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Showing posts from January, 2016

Brewing with The Grainfather, Part 1 - Mashing and Sparging

( Important note:   This article series is based on the US version of the product.  Prices are expressed in US dollars, measurements of temperature and volume are in US units unless otherwise noted.) iMake's The Grainfather is an all-in-one RIMS brewing system designed to be used indoors with household electric current.  It includes the kettle, grain basket, recirculation tube, pump, electronic temperature controller, instruction book, and counterflow chiller.  It does not include a mash paddle, fermenter, cleaning supplies, or pretty much anything else.  The price is around $800-900 depending on where you shop and the discounts offered. The Grainfather handles mashing, boiling, recirculating, sparging (to a degree), and chilling of the wort.  You'll still need a fermentation vessel of some sort and some other supplies we'll discuss later. Grainfather Assembly and Initial Cleaning Assembly of The Grainfather in my experience was pretty easy overall.  There were a

Belgian Quadrupel, Version 1.0

In August 2015, I started looking for a good Belgian Quadrupel recipe.  I found a few, but only one of them intrigued me enough to make it.  It was called " Dixie Cup Boardwalk Belgian Quadrupel " and appeared in BYO magazine back in 2007.  Apparently it was given to attendees of a homebrew competition in Houston that year. It took a month or two to gather up the ingredients.  The malts were easily found at, but it took me some effort to find Grains of Paradise.  It also took me some time to locate Turbinado Sugar until I thought to check the local Whole Foods.  At the last minute, I found that I didn't have the Perle hops the original recipe called for, and didn't have the full amount of Northern Brewer either.  My pre-boil gravity was on target, but at the end of the boil I found that I needed to make some additional modifications.  What appears below is the version of the original BYO recipe that I ended up making. Ingredients 12.5 pounds o

The Cider Experiments - Part 4 - CRAVE Cider

In the fourth installment of this series is my first unique cider recipe, loosely based on some of the ideas in Mary Izett's book Speed Brewing .  I'm calling it CRAVE, which stands for: Cinnamon Raisin Apple Vanilla Extract (actually it's bourbon vanilla bean paste, but CRAVBVBP didn't really roll off the tongue) The recipe is: Two 64-ounce jugs of pasteurized apple juice without preservatives 1/2 cup of dark raisins, chopped up 1 cinnamon stick 1 teaspoon of bourbon bean vanilla extract paste 1/8 teaspoon of yeast nutrient 1/3 packet of Safale S-05 American Ale Yeast The process to brew it: Put the raisins, vanilla bean paste, yeast nutrient, and cinnamon in a small pot with enough water to cover them. Boil them for at least 5 minutes to extract flavors from all of them. While they're boiling, sanitize a 1-gallon glass jug or other fermentation vessel, a funnel (if needed to get the liquids into the fermenter), and a strainer. Strain the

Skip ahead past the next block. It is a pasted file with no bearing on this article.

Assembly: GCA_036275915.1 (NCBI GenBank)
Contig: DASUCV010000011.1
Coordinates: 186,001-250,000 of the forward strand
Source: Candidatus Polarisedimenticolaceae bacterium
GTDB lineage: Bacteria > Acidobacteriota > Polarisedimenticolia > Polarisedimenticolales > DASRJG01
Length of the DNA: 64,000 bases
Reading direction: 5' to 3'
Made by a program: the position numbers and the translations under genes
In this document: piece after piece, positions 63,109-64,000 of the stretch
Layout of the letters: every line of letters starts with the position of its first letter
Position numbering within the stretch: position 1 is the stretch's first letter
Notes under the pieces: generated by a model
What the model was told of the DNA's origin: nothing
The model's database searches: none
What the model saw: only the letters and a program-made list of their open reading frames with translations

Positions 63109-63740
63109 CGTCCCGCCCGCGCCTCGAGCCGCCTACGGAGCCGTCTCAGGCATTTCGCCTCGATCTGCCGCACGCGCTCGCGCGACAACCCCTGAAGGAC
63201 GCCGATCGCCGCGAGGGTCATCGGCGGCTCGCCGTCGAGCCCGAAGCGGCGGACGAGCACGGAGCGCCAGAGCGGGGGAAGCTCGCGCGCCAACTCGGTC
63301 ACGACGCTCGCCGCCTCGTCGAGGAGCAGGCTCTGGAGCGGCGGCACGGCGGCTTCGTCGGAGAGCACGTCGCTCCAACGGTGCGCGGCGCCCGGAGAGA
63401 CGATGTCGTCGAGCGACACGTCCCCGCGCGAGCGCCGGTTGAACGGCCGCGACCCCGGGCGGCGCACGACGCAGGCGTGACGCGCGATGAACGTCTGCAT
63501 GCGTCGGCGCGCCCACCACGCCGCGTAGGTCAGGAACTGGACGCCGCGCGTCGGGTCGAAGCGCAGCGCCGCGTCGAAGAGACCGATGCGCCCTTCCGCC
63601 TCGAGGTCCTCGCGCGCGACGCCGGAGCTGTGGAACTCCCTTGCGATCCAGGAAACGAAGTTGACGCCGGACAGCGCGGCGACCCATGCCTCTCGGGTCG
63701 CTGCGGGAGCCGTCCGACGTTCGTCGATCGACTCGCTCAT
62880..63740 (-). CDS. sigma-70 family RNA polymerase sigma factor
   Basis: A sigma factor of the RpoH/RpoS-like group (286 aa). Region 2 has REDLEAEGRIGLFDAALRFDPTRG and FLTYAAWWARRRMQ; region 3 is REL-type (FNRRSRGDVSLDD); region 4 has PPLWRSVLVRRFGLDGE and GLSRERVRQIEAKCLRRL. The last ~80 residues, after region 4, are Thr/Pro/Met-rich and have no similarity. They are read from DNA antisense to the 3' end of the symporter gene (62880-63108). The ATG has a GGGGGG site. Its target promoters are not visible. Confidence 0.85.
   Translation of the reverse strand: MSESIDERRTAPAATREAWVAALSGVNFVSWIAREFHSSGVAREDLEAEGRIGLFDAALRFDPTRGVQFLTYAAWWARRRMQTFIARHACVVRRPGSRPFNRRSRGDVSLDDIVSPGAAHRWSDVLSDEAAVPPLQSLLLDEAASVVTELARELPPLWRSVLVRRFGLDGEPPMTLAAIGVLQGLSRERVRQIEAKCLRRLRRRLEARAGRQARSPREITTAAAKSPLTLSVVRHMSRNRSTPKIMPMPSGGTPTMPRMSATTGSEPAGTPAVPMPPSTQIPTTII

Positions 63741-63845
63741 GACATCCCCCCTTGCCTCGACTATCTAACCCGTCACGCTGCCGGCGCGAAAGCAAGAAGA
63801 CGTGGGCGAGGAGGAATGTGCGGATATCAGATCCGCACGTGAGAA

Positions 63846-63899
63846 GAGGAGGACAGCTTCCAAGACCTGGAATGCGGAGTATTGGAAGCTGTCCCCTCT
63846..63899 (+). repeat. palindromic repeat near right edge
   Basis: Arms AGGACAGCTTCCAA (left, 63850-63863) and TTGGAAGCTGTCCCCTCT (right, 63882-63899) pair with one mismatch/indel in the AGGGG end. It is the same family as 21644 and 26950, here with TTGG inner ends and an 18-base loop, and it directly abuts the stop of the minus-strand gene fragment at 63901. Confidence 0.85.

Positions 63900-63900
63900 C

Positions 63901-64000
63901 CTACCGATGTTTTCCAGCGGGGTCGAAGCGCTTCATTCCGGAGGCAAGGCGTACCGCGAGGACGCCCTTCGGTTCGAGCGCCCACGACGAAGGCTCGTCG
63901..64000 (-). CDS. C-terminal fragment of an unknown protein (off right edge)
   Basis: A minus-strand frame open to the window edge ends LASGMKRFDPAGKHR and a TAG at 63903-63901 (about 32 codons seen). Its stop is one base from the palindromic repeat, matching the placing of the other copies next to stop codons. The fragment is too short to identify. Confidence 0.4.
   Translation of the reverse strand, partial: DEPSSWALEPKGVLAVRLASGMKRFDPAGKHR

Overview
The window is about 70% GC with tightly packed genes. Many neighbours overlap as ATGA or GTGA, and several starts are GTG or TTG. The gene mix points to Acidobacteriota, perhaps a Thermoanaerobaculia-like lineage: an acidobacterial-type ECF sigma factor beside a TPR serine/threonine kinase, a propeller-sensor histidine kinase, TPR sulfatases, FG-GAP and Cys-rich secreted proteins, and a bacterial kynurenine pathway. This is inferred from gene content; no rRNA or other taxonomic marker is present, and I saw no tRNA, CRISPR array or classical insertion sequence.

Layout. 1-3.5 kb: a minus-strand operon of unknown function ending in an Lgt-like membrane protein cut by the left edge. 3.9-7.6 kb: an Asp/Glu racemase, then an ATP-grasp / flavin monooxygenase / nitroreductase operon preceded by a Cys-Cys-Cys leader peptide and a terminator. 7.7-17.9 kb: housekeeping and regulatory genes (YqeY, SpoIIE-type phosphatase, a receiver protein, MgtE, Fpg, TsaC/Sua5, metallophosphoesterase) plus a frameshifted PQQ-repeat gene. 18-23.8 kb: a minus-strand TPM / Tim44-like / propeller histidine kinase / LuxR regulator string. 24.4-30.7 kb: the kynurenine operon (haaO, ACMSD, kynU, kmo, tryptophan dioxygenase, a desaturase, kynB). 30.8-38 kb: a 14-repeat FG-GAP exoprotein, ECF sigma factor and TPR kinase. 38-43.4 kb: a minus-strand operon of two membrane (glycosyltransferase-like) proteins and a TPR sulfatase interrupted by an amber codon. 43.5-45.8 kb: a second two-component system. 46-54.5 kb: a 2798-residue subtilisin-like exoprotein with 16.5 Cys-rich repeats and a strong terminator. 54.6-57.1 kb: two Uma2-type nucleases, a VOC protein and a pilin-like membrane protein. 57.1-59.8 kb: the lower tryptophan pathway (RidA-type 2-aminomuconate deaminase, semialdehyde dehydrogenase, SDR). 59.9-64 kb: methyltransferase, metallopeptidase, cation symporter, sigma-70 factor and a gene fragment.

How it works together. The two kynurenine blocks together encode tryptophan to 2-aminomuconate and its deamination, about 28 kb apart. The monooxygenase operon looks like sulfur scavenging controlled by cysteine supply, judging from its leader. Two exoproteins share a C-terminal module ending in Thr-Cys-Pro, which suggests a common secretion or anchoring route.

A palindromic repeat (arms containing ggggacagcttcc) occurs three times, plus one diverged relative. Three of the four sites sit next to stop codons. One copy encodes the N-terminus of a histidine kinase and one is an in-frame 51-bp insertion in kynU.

The Cider Experiments - Part 3 - Peach Mango Cider

In parts 1 and 2 of this series, I talked about my experiment to try making a sweet cider.  In Part 2, we talked about how to turn Ocean Spray Berry Medley Wave Juice Drink into a cider using a little yeast nutrient and some dry American Ale yeast.  In Part 3, we'll do the same thing with Welch's Essentials Peach Mango Juice Cocktail.  (It's the one in the middle below.) Peach Mango Cider Recipe Here's what you'll need to reproduce this experiment: One 64-ounce jug of Welch's Essentials Peach Mango Juice Cocktail 1 packet of Safale S-05 American Ale Yeast Yeast nutrient (optional) Sanitizer (Star San or similar) A drilled stopper that fits the opening on top of the juice jug An airlock that fits into the stopper A measuring spoon you can estimate or measure 1/8 teaspoon with (optional) If you want to bottle and carbonate the cider as I did, you'll also need: 5 carbonation drops 5 unused bottle caps (sanitized) 5 empty 11.2 or 12-oun

The Cider Experiments - Part 2 - Berry Medley Cider

In the previous post, we looked at three different ciders I attempted to make after reading Mary Izett's book Speed Brewing: Techniques and Recipes for Fast-Fermenting Beers, Ciders, Meads, and More .While none of the recipes I did were actually in the book, it is fair to say that the book inspired me to try them. Based on Izett's suggestion that American Ale Yeast would yield a sweeter, fruitier cider, I decided to try fermenting three different juice mixes with it. Mixed Berry Sweet Cider The first cider created in this way was made using Ocean Spray's Berry Medley flavor Wave Juice Drink .  According to the label, it contains filtered water, cane or beet sugar, apple juice from concentrate, white cranberry juice from concentrate, fumaric acid, malic acid, natural flavors, citric acid, ascorbic acid, and carrot extract for color.  It has 21 grams of sugar per 8 ounce serving. The recipe on this is incredibly simple.  Since the juice isn't refrigerated, that te